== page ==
Stakeholders launch campaign against illicit financial flows in Africa

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Stakeholders launch campaign against illicit financial flows in Africa
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The African Forum and Network on Debt and Development (AFRODAD)  has together with other stakeholders launched a campaign named "stop the bleeding" aimed at curbing illicit financial flows in Africa.

According to AFRODAD, the African continent loses $80 billion annually under illicit financial flow.

In Uganda alone, illicit financial flows continue to plague the economy, a loss that the Advocates Coalition for Development and Environment (ACODE) and Global Financial Integrity (GFI) estimate to be in excess of shs 2 trillion annually.

This universal problem manifests broadly as movement of money that is illegally earned, acquired, transferred, or utilized from one country to another.

Jason Braganza the executive director of AFRODAD  said that it is from this background that they  have launched the campaign to curb illicit financial flows.

"The continent is bleeding and we must stop it. It is bleeding metaphorically and in the literal sense, because of the resources that are leaving the continent that could be used to invest in our people," said Braganza.

Key types of illicit financial flows include grand corruption, organised crime, trade miss invoicing, smuggling, trafficking in minerals and world life trafficking.

According to Christine Byiringiro , the program Manager at Uganda debt network, failure to address illicit financial flows  will weaken public services and will increase on the debt burden not only in Uganda but also other African countries

‘"We have been concerned about illicit financial flows because, when they are in place, we see them as a way of increasing the debt burden because resources that would have stayed in the country to develop the economy by contributing to the revenues are syphoned out of the country. I want to see the government come out and be strongly strict on illicit businesses because it has the ability," Byiringiro said.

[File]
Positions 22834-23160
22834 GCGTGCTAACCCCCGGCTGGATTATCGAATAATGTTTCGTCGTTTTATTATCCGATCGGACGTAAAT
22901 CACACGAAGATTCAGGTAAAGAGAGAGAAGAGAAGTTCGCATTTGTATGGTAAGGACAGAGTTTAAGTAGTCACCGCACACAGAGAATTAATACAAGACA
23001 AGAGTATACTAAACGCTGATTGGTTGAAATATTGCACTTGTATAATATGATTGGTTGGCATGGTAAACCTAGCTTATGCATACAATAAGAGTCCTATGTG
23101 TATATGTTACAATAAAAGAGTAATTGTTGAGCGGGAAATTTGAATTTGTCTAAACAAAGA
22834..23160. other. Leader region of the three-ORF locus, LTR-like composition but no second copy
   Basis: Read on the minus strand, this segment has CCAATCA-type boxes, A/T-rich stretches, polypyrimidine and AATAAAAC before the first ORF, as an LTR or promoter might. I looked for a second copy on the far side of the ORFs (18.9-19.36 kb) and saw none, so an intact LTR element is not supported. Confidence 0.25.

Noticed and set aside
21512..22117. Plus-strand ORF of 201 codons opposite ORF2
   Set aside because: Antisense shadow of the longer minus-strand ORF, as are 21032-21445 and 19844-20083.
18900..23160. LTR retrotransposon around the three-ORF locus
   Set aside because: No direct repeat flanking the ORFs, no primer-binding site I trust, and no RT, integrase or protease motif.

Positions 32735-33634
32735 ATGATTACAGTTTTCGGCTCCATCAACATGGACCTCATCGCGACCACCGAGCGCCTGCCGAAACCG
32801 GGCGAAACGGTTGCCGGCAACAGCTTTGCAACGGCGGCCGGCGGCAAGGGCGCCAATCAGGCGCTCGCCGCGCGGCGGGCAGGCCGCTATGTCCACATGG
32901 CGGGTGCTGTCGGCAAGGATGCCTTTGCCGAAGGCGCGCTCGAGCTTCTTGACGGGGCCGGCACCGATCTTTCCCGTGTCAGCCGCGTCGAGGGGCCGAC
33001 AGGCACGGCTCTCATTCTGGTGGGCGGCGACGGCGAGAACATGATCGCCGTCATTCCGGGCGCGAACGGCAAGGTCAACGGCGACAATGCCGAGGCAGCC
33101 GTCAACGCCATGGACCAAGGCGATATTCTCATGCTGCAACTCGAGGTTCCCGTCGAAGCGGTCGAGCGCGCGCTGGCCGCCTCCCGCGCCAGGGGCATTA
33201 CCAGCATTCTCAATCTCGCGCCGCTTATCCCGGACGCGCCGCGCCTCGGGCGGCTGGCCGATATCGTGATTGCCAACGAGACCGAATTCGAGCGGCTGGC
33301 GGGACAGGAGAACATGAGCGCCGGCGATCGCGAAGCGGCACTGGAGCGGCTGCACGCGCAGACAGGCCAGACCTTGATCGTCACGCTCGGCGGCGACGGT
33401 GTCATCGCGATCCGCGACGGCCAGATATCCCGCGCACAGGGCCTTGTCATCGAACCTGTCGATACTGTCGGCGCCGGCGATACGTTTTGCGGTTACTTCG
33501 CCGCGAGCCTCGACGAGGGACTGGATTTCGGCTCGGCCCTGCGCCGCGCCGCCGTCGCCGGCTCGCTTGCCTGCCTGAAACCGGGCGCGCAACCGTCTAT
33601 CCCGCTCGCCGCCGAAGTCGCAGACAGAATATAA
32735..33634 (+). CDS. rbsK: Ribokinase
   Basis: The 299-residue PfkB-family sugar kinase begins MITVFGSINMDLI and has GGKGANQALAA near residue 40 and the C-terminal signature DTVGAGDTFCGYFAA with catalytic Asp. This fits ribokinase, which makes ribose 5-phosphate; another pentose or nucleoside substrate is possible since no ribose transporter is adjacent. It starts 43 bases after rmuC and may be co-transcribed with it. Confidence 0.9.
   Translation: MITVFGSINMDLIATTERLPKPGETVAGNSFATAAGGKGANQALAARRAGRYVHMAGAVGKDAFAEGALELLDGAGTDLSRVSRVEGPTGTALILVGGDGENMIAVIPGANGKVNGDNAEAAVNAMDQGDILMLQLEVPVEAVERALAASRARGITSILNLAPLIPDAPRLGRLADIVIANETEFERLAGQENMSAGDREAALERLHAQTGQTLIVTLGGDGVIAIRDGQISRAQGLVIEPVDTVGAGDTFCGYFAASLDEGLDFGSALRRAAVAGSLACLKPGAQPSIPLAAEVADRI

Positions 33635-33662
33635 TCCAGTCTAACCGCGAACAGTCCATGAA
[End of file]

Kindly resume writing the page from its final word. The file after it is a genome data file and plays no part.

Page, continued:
This campaign, according Jason Braganza, will re-mobilize political leaders to understand that illicit financial flows and debt burden have a direct impact on citizens and that it affects them in decision making.

"I was in Washington DC discussing with IMF earlier this year, the African ministers of finance had no time for each other but rather before IMF asking for money not for developing their countries but for paying debts, so we need this political mobilization in this debt campaign.’’

The UN Office on Drugs and Crime (UNODC), in its Strategic Vision for Africa 2030 launched in February 2021, notes that illicit financial flows remain a key impediment to Africa’s attainment of the 2030 Agenda and the African Union Agenda 2063.

Given the multidimensional and transnational nature of illicit financial flows, significant domestic resources illicitly acquired and channeled out pose a continent wide development challenge.

Stemming the inflow and outflow of money laundering linked to terrorism, organized crime, corruption and other crimes would make a significant contribution to economic growth, the vision states.

FACTI report states, noting that tackling these leakages would enable developing countries to provide their citizens with basic social services, such as adequate water, sanitation, electricity healthcare, and housing.

Curbing illicit financial flows according to UNCTAD, could almost halve the $200 billion annual financing gap Africa faces to achieve the sustainable development goals (SDGs).

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